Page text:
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George covers much familiar ground: how B-beats became hip hop; how technology changed popular music, which helped to create new technologies; how professional basketball was influenced by hip hop styles; how gangsta rap emerged out of the crack epidemic of the 1980s; how many elements of hip hop culture managed to celebrate, and/or condemn black-on-black violence; how that black-on-black violence was somewhat encouraged by white people scheming on black males to show their foolishness, which often created a huge mess; and finally, how hip hop used and continues to use its art to express black frustration and ambition to blacks while, at the same time, refering that frustration and ambition to millions of whites.
The way you can express the word ‘fuck’ is overwhelming. It could be used for fun, to express anger, and just about every other way you could think of. Personally, I use it in just about every sentence while speaking and typing. I feel like it’s a huge stress reliever for me.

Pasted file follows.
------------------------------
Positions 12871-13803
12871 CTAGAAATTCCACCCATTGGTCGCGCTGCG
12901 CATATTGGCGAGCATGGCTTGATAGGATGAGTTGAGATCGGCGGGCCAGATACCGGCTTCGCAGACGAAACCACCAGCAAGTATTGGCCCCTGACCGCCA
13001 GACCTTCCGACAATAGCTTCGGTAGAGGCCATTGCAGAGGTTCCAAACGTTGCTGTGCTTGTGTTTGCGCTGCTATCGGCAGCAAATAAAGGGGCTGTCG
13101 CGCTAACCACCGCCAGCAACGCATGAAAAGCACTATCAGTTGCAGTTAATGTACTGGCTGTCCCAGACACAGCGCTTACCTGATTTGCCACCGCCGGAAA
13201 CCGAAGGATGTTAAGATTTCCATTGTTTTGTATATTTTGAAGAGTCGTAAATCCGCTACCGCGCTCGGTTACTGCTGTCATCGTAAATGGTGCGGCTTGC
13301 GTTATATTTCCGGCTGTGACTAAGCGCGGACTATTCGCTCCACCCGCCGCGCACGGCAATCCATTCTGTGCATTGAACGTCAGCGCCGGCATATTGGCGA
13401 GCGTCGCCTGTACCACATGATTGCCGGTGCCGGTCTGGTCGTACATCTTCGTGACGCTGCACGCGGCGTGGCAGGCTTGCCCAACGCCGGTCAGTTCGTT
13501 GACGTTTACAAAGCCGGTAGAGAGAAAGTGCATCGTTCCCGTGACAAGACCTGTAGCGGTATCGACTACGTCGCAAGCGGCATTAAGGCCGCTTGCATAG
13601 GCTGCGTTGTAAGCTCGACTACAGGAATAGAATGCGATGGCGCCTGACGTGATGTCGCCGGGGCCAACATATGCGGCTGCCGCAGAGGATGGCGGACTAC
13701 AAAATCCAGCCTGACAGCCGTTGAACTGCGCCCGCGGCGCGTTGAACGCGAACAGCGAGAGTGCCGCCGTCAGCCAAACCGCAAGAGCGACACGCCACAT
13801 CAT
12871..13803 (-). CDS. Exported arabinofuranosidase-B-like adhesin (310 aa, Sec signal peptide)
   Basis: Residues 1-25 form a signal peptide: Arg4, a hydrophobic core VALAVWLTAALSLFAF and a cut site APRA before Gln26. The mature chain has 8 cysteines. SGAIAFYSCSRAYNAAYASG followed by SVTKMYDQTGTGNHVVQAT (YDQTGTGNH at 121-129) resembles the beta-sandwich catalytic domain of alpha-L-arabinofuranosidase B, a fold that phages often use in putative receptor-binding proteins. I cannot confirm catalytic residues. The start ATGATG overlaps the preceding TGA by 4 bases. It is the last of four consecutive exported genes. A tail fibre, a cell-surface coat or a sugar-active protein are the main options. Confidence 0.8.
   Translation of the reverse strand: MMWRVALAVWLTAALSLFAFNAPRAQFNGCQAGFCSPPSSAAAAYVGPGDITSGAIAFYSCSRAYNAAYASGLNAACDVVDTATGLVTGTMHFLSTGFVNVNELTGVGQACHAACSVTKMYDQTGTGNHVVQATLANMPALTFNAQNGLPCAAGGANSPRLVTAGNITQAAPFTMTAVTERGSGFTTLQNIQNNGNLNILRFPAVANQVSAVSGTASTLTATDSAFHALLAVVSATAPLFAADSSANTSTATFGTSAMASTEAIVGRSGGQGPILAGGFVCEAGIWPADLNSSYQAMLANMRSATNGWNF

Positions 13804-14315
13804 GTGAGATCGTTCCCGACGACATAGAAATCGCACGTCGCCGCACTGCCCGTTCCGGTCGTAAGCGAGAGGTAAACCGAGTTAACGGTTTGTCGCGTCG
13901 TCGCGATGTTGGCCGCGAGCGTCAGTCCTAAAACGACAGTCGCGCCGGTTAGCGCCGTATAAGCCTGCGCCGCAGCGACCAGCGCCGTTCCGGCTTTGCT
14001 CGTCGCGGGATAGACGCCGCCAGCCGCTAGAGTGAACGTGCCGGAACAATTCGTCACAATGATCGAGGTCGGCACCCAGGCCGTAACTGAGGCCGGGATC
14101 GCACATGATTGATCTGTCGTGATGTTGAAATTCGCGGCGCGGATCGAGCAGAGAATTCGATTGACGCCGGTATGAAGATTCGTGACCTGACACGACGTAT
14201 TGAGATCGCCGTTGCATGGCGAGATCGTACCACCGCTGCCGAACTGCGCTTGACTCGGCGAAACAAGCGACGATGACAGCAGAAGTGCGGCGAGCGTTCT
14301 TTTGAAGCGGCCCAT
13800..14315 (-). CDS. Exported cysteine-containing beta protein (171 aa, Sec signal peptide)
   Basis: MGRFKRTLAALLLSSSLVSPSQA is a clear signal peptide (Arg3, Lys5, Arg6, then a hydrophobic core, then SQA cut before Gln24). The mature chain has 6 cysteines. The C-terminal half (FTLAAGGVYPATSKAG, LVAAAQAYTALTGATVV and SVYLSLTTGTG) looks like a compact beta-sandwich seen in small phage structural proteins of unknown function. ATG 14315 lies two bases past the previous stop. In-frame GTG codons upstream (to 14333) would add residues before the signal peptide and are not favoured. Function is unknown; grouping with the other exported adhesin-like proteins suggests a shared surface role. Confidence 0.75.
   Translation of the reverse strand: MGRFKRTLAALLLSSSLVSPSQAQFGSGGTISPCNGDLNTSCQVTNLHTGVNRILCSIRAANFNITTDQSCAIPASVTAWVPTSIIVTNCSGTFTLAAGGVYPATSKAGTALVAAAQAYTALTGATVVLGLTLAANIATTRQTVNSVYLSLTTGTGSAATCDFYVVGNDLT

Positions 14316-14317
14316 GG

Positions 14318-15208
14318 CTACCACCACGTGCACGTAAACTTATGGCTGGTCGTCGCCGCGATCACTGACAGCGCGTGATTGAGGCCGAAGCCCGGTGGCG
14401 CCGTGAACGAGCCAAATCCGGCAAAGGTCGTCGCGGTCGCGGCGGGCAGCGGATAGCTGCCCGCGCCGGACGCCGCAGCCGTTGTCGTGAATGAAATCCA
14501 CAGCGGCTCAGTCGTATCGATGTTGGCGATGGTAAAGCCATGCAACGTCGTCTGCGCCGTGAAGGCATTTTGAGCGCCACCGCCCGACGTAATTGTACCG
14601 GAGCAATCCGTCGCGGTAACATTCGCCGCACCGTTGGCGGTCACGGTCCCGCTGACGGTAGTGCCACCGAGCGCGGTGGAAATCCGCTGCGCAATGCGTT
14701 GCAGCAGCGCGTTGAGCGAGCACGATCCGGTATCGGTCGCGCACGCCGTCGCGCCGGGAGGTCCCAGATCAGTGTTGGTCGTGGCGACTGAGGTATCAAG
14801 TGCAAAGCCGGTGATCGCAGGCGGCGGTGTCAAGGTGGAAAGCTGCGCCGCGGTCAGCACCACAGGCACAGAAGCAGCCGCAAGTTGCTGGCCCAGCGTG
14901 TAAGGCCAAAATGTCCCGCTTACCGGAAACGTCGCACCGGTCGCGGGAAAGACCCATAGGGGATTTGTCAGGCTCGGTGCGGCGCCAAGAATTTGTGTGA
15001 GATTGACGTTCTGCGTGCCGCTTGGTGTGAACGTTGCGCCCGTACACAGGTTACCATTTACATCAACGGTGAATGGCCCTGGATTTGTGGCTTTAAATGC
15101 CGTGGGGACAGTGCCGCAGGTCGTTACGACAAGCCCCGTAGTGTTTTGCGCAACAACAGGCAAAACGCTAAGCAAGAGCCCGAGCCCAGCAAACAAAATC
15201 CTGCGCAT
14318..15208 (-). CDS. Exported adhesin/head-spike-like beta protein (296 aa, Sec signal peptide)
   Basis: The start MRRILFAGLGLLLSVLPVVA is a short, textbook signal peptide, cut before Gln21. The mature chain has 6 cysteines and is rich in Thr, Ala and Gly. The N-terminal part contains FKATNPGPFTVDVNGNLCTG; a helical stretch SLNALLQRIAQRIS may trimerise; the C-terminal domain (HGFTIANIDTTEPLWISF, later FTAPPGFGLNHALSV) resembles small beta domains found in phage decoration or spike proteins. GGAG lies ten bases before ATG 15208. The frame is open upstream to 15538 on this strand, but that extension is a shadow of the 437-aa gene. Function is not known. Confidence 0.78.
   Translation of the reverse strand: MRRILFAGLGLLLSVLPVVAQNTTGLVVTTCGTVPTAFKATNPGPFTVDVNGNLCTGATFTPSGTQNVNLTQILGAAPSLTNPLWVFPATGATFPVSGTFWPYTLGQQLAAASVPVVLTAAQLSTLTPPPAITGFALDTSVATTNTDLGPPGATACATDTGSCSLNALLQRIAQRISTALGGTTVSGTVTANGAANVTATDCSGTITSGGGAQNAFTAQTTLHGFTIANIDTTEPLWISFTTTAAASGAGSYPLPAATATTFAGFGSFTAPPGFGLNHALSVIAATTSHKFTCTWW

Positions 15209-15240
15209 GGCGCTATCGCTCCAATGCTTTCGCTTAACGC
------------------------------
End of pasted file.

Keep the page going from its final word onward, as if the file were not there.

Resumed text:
Hip-hop began in the undergrounds in Bronx New York in the early 1970s and has gradually grown to become mainstream music. According to Lori Selke a professional writer for Global post, “hip-hop is the term that refers to more than just a musical genre; it includes culture, dance, art, and even fashion” (Selke). Since it originated in the 1970’s, hip-hop has had profound influence on society, and has grown into the lives of listeners worldwide; hip-hop’s influential power is astonishing. Within the last decade, hip-hop artist like Jay-Z, Nas, and Young Jeezy helped to increase voting in the 2008 presidential campaign by informing a hip hop audience consisting of a majority of African Americans on soon to be 44th President of the United States, by using their voice and lyrics as their tool to encouraging people to stand up for a change by voting. According to Emmett Price in his book Hip Hop Culture (2006), “in the early years prior to the rise of recorded rap music via Sugar Hill Gang’s controversial “Rapper’s Delight” (1979) hip-hop was a growing culture driven by self-determination, a love for life, and a desire to have fun [through entertaining fans and expressing themself].” (Price) Although artists today accomplish the same things, the focus of the lyrics has changed consisting of “extolling violence, drug and alcohol use, and detailing sexual exploits” (Selke). If one were to observe the most popular music from artist in the 80’s until now, they would notice a definitive change in its overall message. If hip-hop continues on its current route it will become a musical genre known solely for its references to sex, drugs, and violence.